The film packs a wealth of provocative material into its 82 minute package, and its science fiction elements reflect both its era and its cinematic roots. Brain movies proved popular in the 1950s and 1960s, with pictures like Donovan's Brain (1953) and Fiend without a Face (1958) exploring different aspects of the theme. The Brain that Wouldn't Die definitely cashes in on that trend, but it also borrows heavily from the 1930s Frankenstein films. Bill's first creation is very like Frankenstein's creature, a menagerie of stolen parts grafted together and condemned to a tortured mockery of life, while Jan becomes the Bride, intended not for the monster but for Bill himself. The quickie B movie lacks the class of James Whale's 1931 Frankenstein, but, given that director's very morbid sense of humor, it's not hard to imagine Whale loving the bizarre spectacle of "Jan in the Pan." The 1962 feature also has the freedom to go a lot farther with its gore, although later TV and video versions often cut the bloodiest scenes. The death of Bill's assistant, Kurt (played by Anthony La Penna under the name Leslie Daniel), revels in macabre irony, even if its effects elements seem simplistic by modern horror standards. The movie also reveals a prurient interest in women's bodies, with Bill cruising strip joints and city streets for potential donors to Jan's reconstruction. He looks them over carefully, the camera following his gaze as he assesses all the key parts of each woman's figure. Luckily, the plot also adopts a female revenge angle that justly punishes Bill for his lecherous hubris.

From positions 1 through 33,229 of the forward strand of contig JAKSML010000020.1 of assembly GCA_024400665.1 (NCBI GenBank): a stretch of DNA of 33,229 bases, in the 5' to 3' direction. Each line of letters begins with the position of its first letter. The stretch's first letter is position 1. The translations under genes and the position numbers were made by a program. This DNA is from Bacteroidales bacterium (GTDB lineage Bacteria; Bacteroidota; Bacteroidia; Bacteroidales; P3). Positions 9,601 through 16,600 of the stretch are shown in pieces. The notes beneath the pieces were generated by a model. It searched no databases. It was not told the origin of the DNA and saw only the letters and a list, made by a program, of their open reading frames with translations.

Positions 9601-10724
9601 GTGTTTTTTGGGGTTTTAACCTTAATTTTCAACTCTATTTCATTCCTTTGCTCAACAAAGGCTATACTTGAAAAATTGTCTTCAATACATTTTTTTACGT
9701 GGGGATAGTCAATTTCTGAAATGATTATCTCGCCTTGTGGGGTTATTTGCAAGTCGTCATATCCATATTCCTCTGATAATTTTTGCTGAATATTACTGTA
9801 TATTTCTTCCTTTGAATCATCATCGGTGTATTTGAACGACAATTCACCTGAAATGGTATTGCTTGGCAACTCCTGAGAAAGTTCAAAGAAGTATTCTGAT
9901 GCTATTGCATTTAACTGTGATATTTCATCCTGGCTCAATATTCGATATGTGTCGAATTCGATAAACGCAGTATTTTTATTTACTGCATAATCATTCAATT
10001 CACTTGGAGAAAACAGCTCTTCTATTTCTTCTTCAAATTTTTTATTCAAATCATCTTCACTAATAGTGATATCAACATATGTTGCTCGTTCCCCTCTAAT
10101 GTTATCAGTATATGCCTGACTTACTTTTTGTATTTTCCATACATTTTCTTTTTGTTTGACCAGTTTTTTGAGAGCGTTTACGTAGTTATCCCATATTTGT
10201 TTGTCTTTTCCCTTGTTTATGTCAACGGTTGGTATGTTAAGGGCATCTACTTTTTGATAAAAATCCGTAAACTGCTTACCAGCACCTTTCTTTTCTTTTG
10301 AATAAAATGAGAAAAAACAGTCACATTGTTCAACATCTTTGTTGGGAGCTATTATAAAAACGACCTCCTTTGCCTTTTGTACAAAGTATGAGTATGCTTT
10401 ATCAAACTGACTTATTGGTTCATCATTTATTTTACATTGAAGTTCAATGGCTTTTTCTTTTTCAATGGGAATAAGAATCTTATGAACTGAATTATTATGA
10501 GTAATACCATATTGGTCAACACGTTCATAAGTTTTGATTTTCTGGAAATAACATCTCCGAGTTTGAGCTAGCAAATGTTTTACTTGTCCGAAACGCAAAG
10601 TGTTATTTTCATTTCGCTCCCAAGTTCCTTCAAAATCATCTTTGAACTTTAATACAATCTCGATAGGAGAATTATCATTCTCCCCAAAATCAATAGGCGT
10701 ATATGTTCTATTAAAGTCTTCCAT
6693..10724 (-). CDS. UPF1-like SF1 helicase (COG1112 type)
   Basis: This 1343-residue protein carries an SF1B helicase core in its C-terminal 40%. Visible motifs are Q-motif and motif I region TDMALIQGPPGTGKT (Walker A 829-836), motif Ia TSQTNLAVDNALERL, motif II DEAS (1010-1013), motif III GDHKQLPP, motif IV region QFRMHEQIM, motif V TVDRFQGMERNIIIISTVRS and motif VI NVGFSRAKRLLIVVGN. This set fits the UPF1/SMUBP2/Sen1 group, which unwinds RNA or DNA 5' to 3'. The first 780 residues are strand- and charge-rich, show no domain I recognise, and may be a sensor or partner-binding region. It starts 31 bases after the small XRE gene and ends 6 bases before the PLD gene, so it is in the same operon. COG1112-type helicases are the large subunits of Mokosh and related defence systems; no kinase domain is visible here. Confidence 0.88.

There are many glaring flaws in The Brain that Wouldn't Die, including a car accident that doesn't actually show a car, a head that can laugh without lungs, and an ending that leaves one particularly obvious thread dangling, but the performances themselves are much more energetic than one often finds in movies of this kind. Evers has just the right obsessive conviction as the crazed surgeon; we only wonder why Jan likes him in the first place, since he seems pretty far gone from the start. Even in the slower opening scenes, which lay out the medical explanations and ethical questions for the transplant experiments to follow, Evers gives Bill an intense, driven quality that also reveals his deep-rooted psychological need to rebel against and surpass his more cautious father. The creepy appeal of the picture, however, really depends on Virginia Leith's bodiless vengeance as Jan. When we first see her, she glows with adoration for Bill, but her conventional personality vanishes along with her limbs. As a head, she becomes something unnatural, powerful, and filled with seething hatred for the egomaniac who forces her to live. Leith's husky whispers and piercing laughter dominate every scene in the lab, and they're what the viewer will remember after the final shot ends.